And even though a Boston Globe poll showed that only 15 percent of Boston residents were in favor of putting Tsarnaev to death, the jury voted unanimously for the death penalty. It was not a surprise. The jury was selected so that only those who are death-qualified – meaning those drawn from the minority in Massachusetts who believe in the death penalty – could be on the jury.
The verdict, in the words of The New York Times, left the city’s residents “unsettled,” which may leave unsettled those who argue that the death penalty brings closure. It may, if closure means waiting 10 or 20 years as the long series of appeals play out. It may not, if, say, you live in Pennsylvania, where there are 185 people on death row – and no executions since 1999. The Democratic governor there has issued a moratorium on what he calls an “ineffective, unjust and expensive” system.
And in very Republican Nebraska, an unlikely combination of Republicans, Democrats and independents are close to sending the governor a bill to abolish their ineffective, unjust and expensive system. This is not as shocking as you may think. The legislature voted in 1979 to end the death penalty, but it was vetoed by the governor. And 20 years later, it voted for a moratorium, again vetoed by the governor.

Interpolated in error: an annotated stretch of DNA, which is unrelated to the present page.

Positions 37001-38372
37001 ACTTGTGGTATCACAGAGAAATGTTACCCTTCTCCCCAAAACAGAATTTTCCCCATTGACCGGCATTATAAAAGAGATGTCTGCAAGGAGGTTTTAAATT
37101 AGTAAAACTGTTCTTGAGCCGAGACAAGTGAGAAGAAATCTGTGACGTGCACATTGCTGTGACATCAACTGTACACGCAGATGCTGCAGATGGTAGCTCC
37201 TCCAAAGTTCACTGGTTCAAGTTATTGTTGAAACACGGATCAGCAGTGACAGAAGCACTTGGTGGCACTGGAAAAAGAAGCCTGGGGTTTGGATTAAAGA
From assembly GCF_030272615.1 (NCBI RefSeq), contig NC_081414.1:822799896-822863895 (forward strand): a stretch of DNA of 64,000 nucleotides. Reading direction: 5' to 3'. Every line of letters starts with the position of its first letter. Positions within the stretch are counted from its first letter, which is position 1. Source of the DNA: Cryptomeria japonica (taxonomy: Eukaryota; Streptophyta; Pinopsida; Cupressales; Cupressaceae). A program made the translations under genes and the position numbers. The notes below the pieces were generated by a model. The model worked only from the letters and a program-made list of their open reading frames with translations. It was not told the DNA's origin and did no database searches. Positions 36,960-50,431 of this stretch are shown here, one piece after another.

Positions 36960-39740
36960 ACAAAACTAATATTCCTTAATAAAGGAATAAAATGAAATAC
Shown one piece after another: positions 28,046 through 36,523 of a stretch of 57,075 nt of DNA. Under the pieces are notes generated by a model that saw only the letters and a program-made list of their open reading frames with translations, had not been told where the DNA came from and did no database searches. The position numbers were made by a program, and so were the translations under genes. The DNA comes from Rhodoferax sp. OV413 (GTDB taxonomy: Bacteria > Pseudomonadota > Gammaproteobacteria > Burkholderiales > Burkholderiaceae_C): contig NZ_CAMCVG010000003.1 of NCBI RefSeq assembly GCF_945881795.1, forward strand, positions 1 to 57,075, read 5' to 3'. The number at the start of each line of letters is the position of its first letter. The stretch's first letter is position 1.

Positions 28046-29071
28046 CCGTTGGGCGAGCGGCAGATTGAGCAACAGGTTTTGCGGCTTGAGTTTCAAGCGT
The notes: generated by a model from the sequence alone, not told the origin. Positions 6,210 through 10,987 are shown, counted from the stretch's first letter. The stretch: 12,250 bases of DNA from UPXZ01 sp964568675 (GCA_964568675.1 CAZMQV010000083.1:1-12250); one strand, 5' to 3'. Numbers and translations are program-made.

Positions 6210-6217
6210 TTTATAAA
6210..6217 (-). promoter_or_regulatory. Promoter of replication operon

In the next week or so, the legislature, on third reading, will try again. In, yes, Nebraska.
Photo credit: Surian Soosay, “To the Chair,” Creative Commons, Flickr.
THE QUESTION we are facing now is as obvious as a mission-accomplished sign: If Jeb Bush knew now what question he was going to be asked four days ago, would he be able to come up with a decent response?
The answer, finally, is yes.
But it was a near thing. It took him all four days, which is a little slower than you’d hope for from someone who would be leader of the free world. Let’s call it leading from four days behind.
The question, of course, was about Iraq, his brother George’s foreign policy disaster. And it’s a question everyone knew was coming four days ago, four weeks ago, four months ago, four years ago.
And since it was so obvious, you’d figure that the guy with all the money and all the connections and all the advisers would have had a ready response.